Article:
LHD boundaries as described are approximate and subject to change. Consult the LHD Study Report on file with the relevant local district commission or municipal authority to verify district boundaries and whether a specific property, particularly one in proximity of a boundary line, is within the district. Also note that LHD boundaries may differ from those of State or National Register Districts.
Late 19th/20th Century revivals, Bungalow
Grandview Terrace Boulevard Historic District is the block of Grandview Terrace in south Hartford that runs north and south between White Street and Linnmoore Street. Part of a 1900 real estate development, it is distinctive because it is the only block with a central median, making it a boulevard, because the lots are larger than those surrounding it, and because the 17 houses on the block, built between 1910 and 1925, are characteristic examples of contemporary architectural styles in a good state of historic preservation.
While the roadway of Grandview Terrace is flat running from White Street on the north to Linnmoore Street on the south, grade slopes up from the street to the west and down to the east, as the terrain is essentially a long sloping hillside. There are 17 houses on the block, nine on the west side and eight on the east. Twelve are two-family homes, five single-family. Fifteen are frame, one brick, and one stucco. All are designed in architectural styles in vogue during the first quarter of the 20th century. Stylistic features often are mixed in a single building. Roughly categorized, there are two houses in the Neo-Classical Revival style, four Colonial Revival, two Dutch Colonial Revival, six American Foursquare, one Federal Revival, and two Bungalows. Six are known to have been designed by architects. [NR]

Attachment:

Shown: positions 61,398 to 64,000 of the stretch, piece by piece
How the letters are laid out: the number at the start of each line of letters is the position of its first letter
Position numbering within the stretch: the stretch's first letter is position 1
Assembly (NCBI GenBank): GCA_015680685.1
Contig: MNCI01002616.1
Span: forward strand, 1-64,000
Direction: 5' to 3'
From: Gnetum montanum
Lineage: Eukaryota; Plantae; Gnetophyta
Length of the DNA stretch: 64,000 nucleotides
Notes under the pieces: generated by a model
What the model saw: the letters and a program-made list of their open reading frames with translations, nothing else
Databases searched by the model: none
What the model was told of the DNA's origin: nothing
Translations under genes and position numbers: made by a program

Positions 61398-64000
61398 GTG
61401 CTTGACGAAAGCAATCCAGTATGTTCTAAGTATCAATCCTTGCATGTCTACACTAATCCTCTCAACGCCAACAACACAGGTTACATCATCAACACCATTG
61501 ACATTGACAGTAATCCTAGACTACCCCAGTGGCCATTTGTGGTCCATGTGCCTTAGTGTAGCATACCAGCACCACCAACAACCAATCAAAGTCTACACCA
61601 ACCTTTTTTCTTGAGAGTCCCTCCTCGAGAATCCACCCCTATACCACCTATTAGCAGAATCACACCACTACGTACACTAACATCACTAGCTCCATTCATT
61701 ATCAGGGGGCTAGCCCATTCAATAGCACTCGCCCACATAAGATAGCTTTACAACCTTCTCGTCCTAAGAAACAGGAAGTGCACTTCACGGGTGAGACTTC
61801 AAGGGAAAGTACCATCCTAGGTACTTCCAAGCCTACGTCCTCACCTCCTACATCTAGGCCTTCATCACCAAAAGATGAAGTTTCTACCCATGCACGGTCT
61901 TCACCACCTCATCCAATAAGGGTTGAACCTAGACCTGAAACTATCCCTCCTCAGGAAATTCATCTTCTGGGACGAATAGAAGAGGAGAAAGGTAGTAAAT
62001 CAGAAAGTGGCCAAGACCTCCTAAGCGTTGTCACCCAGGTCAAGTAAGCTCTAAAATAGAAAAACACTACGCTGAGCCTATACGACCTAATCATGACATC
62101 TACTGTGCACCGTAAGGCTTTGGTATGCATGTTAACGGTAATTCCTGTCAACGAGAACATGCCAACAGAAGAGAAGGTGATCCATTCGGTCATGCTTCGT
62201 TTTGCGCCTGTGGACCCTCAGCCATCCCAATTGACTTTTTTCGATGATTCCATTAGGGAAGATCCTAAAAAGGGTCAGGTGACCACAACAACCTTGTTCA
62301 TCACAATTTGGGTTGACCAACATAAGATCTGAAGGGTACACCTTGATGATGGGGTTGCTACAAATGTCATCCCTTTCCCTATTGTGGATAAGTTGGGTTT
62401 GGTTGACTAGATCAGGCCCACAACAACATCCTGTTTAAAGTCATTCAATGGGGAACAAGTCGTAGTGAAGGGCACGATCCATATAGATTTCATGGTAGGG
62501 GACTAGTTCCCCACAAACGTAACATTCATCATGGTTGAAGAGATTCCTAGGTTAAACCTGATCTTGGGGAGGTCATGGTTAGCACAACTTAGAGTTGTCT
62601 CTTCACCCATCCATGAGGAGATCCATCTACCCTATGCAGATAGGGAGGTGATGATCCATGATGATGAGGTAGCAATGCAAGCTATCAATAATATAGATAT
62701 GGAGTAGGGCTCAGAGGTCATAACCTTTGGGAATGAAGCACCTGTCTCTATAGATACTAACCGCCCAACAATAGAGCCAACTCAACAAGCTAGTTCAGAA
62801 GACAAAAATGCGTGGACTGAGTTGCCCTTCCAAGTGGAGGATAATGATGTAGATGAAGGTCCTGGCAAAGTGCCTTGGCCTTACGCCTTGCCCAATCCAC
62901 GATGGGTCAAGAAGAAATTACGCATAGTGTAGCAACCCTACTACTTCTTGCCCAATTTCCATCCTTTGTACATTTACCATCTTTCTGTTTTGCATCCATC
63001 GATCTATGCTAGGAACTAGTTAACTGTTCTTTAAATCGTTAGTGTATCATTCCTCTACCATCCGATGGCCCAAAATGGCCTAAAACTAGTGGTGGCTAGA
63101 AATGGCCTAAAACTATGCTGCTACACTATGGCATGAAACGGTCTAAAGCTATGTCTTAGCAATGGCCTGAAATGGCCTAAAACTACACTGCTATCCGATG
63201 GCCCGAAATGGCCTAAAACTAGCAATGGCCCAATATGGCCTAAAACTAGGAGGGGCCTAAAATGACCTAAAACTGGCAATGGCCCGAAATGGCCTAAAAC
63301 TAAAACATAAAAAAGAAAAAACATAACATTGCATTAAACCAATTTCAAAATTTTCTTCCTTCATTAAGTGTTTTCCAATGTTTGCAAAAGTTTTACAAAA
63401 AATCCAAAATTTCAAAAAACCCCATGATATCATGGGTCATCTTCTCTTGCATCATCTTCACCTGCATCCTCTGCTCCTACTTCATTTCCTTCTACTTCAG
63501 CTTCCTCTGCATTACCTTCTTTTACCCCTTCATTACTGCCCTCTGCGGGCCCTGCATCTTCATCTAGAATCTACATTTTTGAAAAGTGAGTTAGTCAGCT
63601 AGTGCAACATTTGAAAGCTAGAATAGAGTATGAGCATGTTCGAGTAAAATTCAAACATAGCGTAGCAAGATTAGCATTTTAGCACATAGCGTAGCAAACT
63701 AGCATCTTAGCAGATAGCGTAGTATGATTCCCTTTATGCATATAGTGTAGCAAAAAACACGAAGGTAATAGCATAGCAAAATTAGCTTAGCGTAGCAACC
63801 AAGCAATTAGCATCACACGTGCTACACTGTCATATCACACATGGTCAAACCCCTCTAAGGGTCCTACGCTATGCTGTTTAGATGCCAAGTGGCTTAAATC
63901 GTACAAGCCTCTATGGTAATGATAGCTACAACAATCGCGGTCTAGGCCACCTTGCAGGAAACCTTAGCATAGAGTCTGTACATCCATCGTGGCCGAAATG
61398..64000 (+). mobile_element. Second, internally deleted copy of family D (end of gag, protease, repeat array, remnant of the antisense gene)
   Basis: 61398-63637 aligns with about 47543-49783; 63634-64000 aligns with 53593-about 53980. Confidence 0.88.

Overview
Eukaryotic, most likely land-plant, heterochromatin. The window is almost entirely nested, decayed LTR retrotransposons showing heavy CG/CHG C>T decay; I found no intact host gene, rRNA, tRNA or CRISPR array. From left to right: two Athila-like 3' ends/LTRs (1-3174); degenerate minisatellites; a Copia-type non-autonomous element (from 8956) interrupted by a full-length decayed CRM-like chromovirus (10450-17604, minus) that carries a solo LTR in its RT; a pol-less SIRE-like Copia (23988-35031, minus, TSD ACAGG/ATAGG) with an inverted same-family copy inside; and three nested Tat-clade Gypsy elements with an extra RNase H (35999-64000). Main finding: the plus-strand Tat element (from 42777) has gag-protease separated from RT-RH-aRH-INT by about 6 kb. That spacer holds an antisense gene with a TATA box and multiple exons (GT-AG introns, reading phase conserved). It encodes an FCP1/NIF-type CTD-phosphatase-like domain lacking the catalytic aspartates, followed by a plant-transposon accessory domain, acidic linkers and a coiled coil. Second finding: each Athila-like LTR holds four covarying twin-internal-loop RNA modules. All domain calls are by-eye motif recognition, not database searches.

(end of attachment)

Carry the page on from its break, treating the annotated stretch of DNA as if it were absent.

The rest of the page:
Architecture, Community Planning & Development:
Grandview Terrace Boulevard Historic District is significant historically because it was part, the most prestigious part, of an early-20th century "street-car suburb" real estate development that played a role in the rapid growth of Hartford at the turn of the 20th century. In this real estate development, which converted farmland to many small lots for affordable houses, the Boulevard District block was distinctive for its somewhat larger parcels suitable for more architecturally distinguished homes. The Grandview Terrace Boulevard Historic District is significant architecturally because builders took advantage of the subdivision plan to enhance this block with good examples displaying the characteristic features of contemporary architectural styles, including the Neo-Classical Revival, Colonial Revival, Dutch Colonial Revival, Federal Colonial Revival, American Foursquare, and Bungalow. [NR]
 District information retrieved from the town website http://www.hartford.gov/. Grandview Terrace Boulevard Historic District, Report of the Historic District Study Committee, SHPO Library, Hartford.  Assessors information and Parcel IDs retrieved from http://assessor1.hartford.gov/Default.asp?br=exp&vr=6.[NR] Ransom David F., Grandview Terrace Boulevard Historic District, National Register Nomination Number- 02001624 NRIS, National Park Service, 2002 - http://pdfhost.focus.nps.gov/docs/NRHP/Text/02001624.pdf; http://pdfhost.focus.nps.gov/docs/NRHP/Photos/02001624.pdf.
The local historic district and the National Register historic district are co-terminus.